My Parents recently sold their cute little house in Laramie. They sold it because in less than a year they're ditching their jobs and the Wyoming weather and moving to Lake Oconee to begin their retirement. (Although I still staunchly believe they are much too young for that sort of thing.)

In the meantime, they're renting a loft in downtown Laramie. But not just any loft. A loft owned by the couple that owns My Parents' favorite wine bar. A loft owned by a couple that also owns multiple art galleries.



So it should come as no surprise that the loft they remodeled and decorated in downtown Laramie is a bit of an art gallery itself.

Actually, that's an understatement.

It's more than a bit of an art gallery.

So this week, I'll be taking you on a tour of the art gallery-slash-loft my parents are calling home for the next year.

But today, we're not going to go any further than the front door. That's what you saw above. And this is the window beside the front door.



Sorry, Madam Opal isn't in today.

(On a side note, people sometimes leave notes for Madam Opal on the window. My parents find this a source of entertainment. We are still trying to convince My Mom to sit in the window on Halloween and read palms. She's not all that interested, but we have another week yet to change her mind.)

Come back for more tomorrow!

10.15.2010

Carrot Cake

Yesterday was my birthday. For my birthday, I made myself a cake.


But not just any cake.

This was a carrot cake.

And not just any carrot cake. It was my grandma’s carrot cake.

I hadn't intended to make a carrot cake. Although just a few weeks ago I told someone how I always used to request Grandma's carrot cake for my birthday, I thought I'd probably have an apple pie or cookies or something like that for my birthday treat instead.

But Wednesday, the day before my birthday, Grandma Collins passed away. She decided it was time to go join her "boyfriend," as she so lovingly called my grandfather.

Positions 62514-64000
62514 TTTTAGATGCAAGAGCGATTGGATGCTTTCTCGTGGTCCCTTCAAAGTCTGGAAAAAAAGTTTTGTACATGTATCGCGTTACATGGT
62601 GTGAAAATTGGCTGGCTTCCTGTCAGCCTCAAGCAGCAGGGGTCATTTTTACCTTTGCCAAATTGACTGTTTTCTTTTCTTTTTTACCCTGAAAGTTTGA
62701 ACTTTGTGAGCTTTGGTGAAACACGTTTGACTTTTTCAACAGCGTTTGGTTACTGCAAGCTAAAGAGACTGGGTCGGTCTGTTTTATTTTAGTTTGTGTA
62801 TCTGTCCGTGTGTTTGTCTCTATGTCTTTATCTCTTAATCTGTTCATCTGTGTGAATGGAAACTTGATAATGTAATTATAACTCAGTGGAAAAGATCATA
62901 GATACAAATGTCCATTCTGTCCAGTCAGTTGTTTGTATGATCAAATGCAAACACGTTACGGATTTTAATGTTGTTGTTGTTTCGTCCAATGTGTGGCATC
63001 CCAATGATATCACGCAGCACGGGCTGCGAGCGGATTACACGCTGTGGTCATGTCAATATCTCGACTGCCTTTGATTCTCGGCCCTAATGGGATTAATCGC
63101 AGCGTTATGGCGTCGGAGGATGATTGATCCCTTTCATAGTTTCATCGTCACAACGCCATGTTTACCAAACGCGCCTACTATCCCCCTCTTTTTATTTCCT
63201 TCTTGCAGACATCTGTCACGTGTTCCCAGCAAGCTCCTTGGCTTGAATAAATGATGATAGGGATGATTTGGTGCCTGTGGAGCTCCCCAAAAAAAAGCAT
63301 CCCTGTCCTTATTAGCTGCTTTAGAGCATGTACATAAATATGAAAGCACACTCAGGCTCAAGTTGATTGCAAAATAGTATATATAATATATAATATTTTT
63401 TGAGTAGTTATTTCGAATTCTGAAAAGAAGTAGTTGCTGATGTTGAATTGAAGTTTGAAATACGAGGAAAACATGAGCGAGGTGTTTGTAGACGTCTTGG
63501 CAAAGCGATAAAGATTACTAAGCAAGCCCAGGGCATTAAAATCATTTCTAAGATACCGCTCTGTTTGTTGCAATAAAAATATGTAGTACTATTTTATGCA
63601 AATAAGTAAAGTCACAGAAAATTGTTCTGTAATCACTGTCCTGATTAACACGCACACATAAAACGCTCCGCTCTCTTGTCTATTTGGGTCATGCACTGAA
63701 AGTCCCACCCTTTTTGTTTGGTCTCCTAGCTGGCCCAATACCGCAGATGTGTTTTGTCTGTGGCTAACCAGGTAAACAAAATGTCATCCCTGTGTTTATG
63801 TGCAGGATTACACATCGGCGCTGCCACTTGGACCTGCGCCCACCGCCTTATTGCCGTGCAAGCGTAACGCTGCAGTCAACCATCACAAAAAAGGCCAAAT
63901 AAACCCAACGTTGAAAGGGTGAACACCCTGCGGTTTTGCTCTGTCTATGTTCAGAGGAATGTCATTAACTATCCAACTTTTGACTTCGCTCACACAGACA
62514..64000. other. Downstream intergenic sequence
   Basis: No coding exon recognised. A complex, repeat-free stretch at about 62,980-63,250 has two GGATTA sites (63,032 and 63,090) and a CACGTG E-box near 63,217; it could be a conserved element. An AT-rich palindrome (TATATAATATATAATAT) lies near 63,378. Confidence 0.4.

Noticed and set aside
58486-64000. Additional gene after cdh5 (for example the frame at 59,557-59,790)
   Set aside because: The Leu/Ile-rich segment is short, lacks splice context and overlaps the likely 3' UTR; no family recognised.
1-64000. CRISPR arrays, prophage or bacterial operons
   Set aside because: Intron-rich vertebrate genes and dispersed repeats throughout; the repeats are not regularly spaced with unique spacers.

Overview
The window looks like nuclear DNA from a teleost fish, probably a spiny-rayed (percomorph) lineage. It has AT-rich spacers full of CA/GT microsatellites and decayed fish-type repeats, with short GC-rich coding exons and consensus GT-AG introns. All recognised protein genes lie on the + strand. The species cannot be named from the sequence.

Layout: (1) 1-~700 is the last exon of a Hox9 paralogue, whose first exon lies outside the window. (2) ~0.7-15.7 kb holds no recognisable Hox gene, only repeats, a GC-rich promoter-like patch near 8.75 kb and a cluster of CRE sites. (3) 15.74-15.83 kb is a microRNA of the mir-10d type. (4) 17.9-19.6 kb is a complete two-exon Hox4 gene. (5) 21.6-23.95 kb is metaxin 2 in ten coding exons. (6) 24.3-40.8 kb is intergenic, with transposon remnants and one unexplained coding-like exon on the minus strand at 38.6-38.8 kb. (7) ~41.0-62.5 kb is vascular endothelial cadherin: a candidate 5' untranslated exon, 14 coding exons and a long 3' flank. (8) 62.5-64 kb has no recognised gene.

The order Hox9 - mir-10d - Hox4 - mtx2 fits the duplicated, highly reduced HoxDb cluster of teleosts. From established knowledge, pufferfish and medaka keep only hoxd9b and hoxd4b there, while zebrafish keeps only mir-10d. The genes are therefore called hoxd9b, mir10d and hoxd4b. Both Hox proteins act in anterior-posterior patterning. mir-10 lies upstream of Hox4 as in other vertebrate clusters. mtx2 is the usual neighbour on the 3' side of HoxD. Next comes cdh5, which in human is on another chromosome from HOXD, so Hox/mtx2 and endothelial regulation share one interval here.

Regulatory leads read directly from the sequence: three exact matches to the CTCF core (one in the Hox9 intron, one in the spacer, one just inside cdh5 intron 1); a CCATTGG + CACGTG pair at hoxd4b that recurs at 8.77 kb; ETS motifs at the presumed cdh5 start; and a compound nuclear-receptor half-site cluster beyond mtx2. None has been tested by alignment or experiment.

Grandma made sure she waited for all 11 of her children to gather at her side. And then she decided it was OK to go, that it was time to go see the husband she'd been missing dearly for just over a year.

And so, because Grandma's carrot cake was the only kind of cake I’ve ever truly liked and ever requested regularly, I baked a carrot cake in her honor.

And with each ingredient that went into the bowl, I added a memory of Grandma Collins.

Naturally, my memories began in the kitchen, not only with her carrot cake but also with the amazing fried chicken she’d make. With the bright red hot dogs she’d boil in a pot on the stove for us kids when we stayed at her house. With the tin of chocolate chip cookies she kept on the counter—always with a slice of white bread to keep the cookies soft.

There were the colorful plastic mugs she bought so each grandkid would have his or her own special cup for drinking water or Squirt or milk whenever we’d come to visit. The countertop dishwasher she’d hook up to the sink after dinner was done. The big pantry full of surprises just outside the kitchen in their little apartment.

At the kitchen table, we played board games (Scrabble, naturally, was a favorite) and twisted colorful string together into friendship bracelets.

Some of the items from the kitchen found other uses in our visits to Grandma—particularly her mixing spoons, which always served as our microphones as we performed along with Lawrence Welk in the living room.

In that living room, Grandma’s wooden rocker with the soft cushions always sat to the right of Grandpa’s big recliner. On her footstool, which also rocked, without fail you would find a crossword dictionary and a folded, half-finished crossword puzzle.

In that living room, I remember spending many afternoons watching Wheel of Fortune and Jeopardy and the news with my grandparents. I remember the hard candies—Werther’s and peppermints and those little bright yellow butterscotch disks—she kept on an end table for whoever needed a treat.

Grandma was always kind and generous when us grandkids visited (which was often)—letting us whip up magic elixirs with her lotions and creams and perfumes in the bathroom, allowing us to take over their bedroom when we were older so we could sprawl across the bed and watch first Nick At Nite and later whatever music videos came on MTV. She watched over us while we played recklessly in the backyard, hopping over the creek and squealing at snakes.